Since watching her on the final season of American Idol, I have been a little obsessed with the beautiful songstress, Avalon Young. So, of course, I have to review her new album, Shift.
I have to willingly admit that my opinion of this album, since listening over the past 72 hours, continues to shift. Upon my initial listening I felt lukewarm about it. In fact, some draft excerpts for this review will detail just how much:
– ‘Though the album is harmonic and full of melody, it is simply safe.’
‘I don’t hate it. I’m not head over feet in love with it. It’s pretty solid.’
‘A good album to grab when it’s late night, you’re stretched across your bed, and want to reflect on the current status of your love life.’
However, not all of my initial thoughts were lackluster:
-‘On a more positive note, the album doesn’t immediately make me think of another artist, so that’s important and speaks to the uniqueness of her voice.’
-‘Honestly, I hate to say it, the album is cute, like adorable. “These Days” is the closest thing to a single and I’m not sure anyone outside of a particular age bracket will enjoy it.’
After listening to the album a few more times I have to disagree with myself. The album is a beautiful gift and reminder to feel authentically. While doing tasks over the weekend I found myself humming songs from the album, particularly “Brand New”, and yearning to hear it again and again. It is clear that Young pushes herself vocally and really desires for her fans to be able to relate to her feelings. It continues to grow on me more each time I listen, therefore I think everyone needs to hear it; not every album does this.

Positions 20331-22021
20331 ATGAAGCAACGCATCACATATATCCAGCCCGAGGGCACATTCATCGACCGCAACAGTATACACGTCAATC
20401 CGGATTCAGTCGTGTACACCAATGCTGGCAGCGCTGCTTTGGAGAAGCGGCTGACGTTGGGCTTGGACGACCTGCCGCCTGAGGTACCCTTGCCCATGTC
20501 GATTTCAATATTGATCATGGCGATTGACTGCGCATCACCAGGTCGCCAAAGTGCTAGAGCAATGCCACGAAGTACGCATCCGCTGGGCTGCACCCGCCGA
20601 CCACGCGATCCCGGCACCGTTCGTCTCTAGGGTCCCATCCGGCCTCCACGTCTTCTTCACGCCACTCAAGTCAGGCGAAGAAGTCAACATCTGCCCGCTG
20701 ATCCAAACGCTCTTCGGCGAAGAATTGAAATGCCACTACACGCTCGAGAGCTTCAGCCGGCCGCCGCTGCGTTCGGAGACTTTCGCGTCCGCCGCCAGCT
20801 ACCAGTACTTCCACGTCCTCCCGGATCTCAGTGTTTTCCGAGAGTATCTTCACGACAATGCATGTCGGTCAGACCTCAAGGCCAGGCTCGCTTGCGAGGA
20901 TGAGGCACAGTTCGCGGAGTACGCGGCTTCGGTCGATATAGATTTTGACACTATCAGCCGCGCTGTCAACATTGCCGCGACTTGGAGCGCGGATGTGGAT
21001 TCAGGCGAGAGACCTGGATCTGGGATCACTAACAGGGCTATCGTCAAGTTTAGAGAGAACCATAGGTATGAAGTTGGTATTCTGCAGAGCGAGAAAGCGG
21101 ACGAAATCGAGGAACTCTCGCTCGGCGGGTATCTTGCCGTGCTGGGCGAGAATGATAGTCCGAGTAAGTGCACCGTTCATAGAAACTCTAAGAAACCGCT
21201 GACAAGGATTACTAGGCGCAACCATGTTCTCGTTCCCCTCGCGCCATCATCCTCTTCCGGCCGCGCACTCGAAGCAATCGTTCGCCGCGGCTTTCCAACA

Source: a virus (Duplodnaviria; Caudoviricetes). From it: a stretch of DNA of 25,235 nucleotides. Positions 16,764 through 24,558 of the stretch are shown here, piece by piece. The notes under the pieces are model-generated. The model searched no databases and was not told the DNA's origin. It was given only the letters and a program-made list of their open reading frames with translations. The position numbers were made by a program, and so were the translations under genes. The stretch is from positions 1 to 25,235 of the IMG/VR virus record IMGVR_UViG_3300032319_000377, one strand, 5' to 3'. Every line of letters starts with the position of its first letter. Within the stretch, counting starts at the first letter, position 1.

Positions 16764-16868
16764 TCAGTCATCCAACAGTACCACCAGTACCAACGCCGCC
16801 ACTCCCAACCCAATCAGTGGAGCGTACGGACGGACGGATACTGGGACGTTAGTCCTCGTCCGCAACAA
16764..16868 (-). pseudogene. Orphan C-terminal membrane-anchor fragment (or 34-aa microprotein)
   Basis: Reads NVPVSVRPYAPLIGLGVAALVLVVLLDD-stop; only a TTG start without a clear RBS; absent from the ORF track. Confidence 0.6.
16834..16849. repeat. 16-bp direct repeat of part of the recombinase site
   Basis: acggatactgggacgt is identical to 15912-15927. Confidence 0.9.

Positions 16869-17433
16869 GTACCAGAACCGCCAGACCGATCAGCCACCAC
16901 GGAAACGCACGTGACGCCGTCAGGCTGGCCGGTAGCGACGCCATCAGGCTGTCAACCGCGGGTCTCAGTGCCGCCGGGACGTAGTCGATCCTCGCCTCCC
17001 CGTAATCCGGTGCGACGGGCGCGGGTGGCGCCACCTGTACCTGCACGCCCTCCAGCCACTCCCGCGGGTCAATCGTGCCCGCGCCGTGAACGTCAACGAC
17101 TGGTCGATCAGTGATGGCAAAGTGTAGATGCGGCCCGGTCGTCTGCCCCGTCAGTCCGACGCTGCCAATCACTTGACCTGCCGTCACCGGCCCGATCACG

Now, though I feel myself becoming enamored and truly appreciative of this album, there is still something that bothers me quite a bit–each time she says “boy” I imagine and hear her saying “girl”. This may be my own bias, but I’m pretty definite she falls along the lgbtq spectrum (I even took a poll of some of my queer friends and we all agree)and I have a yearning for her to reflect this in her music. This may not be true, and has no bearing on the quality of her voice or music, but it does impact authenticity.
Overall, my vote is two thumbs up, and I strongly recommend everyone give this album a thorough listen!
As always, Love and Hug More!
-Ms. Malcolm Hughes
Ms. Malcolm Hughes is the editor-in-chief of For Your Black? Conscious. She is a Chicago, IL native–from the city, not the suburbs–strategizing in Washington, D.C. She strives every day to not disappoint or defer the dreams of her 13 year old self. Because at that age, more than any other, she just wanted to see her people win. You can find her on Facebook, Instagram, & Twitter @fybconscious.